Growing Space Tourism and Private Commercial Rocket Firms Provide Lawyers New Legal Frontiers


Virgin Galactic's reusable SpaceShipTwo suborbital spaceplane for space tourism. A seat aboard SpaceShipTwo costs $250,000

Virgin Galactic's reusable SpaceShipTwo suborbital spaceplane for space tourism. A seat aboard SpaceShipTwo costs $250,000.

If Virgin Galactic's White Knight Two mother ship takes off from its New Mexico spaceport and launches the SpaceShipTwo suborbital spaceplane 60,000 feet above Canada, does it violate Canadian sovereignty and airspace?

Can you legally buy and own a piece of the Moon online and retain full mineral rights of your "property?"

What governs commercial satellite launches and who is responsible for maintaining orbital patterns and space-to-ground radio frequency transmissions?

These scenarios are some of the hot-topic issues that Sylvia Ospina, an international telecommunications and space law consultant, spoke about during a recent talk at Miami Law sponsored by the International Law Society.

With the end of NASA's Space Shuttle program in 2011 and the agency's reliance on the Russian space program to transport astronauts to-and-from the International Space Station (ISS), Ospina said private companies like Virgin Galactic and Space X are starting to pick up the slack on commercial space launches and as a result, new endeavors for lawyers looking for related innovative and unique challenges are opening up.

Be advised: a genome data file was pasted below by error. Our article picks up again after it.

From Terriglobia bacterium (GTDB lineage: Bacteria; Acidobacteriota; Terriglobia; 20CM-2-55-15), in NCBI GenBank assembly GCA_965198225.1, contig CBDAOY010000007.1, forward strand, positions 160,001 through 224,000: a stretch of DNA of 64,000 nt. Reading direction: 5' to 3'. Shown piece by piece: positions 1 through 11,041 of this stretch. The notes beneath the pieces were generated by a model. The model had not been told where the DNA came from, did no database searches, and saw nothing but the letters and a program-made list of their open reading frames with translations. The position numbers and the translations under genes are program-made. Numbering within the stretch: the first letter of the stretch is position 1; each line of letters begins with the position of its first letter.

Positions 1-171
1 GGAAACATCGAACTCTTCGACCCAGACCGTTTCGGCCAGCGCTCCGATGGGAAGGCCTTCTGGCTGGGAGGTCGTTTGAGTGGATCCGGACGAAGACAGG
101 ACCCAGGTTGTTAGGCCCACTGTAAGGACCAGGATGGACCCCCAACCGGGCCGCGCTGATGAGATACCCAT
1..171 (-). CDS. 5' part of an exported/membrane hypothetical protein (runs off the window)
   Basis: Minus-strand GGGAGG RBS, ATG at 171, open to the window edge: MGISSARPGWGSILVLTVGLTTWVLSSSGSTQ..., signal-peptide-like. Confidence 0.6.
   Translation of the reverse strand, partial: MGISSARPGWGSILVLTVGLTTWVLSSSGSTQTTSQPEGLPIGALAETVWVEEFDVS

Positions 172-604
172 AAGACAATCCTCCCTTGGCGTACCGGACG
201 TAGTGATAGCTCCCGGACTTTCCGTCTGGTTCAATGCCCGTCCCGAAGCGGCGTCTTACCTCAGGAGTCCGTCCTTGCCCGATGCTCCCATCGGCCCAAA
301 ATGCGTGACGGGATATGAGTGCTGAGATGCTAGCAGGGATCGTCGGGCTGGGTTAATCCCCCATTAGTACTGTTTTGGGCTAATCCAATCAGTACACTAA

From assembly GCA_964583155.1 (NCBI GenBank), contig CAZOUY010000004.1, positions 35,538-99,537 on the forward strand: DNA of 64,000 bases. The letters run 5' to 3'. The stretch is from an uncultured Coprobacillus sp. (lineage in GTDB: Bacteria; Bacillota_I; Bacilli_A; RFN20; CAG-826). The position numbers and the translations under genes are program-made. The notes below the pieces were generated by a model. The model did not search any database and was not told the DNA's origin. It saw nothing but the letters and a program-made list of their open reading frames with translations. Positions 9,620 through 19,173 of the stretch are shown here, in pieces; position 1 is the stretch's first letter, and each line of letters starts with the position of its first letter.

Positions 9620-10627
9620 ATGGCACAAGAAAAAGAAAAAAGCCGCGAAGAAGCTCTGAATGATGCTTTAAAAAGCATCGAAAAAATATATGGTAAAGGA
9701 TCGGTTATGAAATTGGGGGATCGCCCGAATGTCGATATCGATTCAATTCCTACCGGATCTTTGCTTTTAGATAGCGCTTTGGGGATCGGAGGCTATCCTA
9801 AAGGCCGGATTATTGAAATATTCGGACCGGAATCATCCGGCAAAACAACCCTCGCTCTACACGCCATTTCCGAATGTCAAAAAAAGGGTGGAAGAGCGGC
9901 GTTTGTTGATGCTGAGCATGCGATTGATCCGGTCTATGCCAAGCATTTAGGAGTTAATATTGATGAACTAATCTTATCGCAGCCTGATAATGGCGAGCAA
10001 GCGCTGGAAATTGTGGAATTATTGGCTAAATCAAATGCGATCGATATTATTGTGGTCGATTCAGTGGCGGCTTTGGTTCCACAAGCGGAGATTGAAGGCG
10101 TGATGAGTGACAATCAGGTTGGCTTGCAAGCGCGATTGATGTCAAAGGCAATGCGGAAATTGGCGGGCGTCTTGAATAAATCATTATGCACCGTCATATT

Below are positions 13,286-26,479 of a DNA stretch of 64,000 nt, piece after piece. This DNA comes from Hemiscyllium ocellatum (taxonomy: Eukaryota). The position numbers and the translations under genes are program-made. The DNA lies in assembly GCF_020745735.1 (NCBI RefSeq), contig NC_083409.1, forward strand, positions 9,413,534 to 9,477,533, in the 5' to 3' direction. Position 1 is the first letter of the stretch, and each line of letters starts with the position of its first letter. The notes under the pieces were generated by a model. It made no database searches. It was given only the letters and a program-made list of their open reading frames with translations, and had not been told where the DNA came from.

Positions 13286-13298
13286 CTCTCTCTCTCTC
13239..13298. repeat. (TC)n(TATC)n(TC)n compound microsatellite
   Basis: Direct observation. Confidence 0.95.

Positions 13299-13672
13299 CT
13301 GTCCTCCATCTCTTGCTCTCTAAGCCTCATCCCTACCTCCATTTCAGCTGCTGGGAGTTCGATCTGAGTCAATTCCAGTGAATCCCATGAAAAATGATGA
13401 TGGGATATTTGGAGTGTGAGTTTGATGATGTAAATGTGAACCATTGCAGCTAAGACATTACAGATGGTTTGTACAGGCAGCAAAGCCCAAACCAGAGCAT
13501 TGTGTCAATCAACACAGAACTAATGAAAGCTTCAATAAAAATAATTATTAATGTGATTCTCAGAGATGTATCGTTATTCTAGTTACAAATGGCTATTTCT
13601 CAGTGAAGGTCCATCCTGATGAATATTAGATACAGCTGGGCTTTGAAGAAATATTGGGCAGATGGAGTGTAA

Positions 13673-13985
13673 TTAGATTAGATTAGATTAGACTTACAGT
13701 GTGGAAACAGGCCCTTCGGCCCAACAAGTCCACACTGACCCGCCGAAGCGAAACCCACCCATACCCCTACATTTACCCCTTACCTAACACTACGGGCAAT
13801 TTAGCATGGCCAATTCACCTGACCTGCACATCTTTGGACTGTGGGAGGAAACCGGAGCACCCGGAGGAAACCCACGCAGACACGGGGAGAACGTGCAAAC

For example, Ospina said the United Nations has five treaties on outer space, with the Outer Space Treaty of 1967 forming the foundation of international space law. Despite its near global recognition, the treaty has several drawbacks that can be a source of interesting legal work for prospective space lawyers: The treaty is only enforceable between states and parties that have ratified it; an international agency to enforce the treaty does not exist; disputes need to be settled diplomatically; and some definitions like where airspace "ends" and outer space "begins," need clarification.

Ospina said private space launches can cost from $250-400 million. As a result, these rockets and their precious cargo need to be insured in case something goes wrong and the payload is lost. So a lawyer looking to work in space law also needs to have skills in relevant fields like insurance, economics, banking, finances, and even engineering.

"I was among three lawyers in a field of engineers," Ospina said. "I learned a lot about [satellite] transponders that translate signals to-and-from the Earth."

With space tourism, NASA's continuing reliance on private companies for designing and building new launch vehicles, and the growing constellation of communications and military satellites orbiting the Earth, space law is a promising field to provide legal frameworks and definitions to companies and institutions that hope to go further into the final frontier than any have gone before.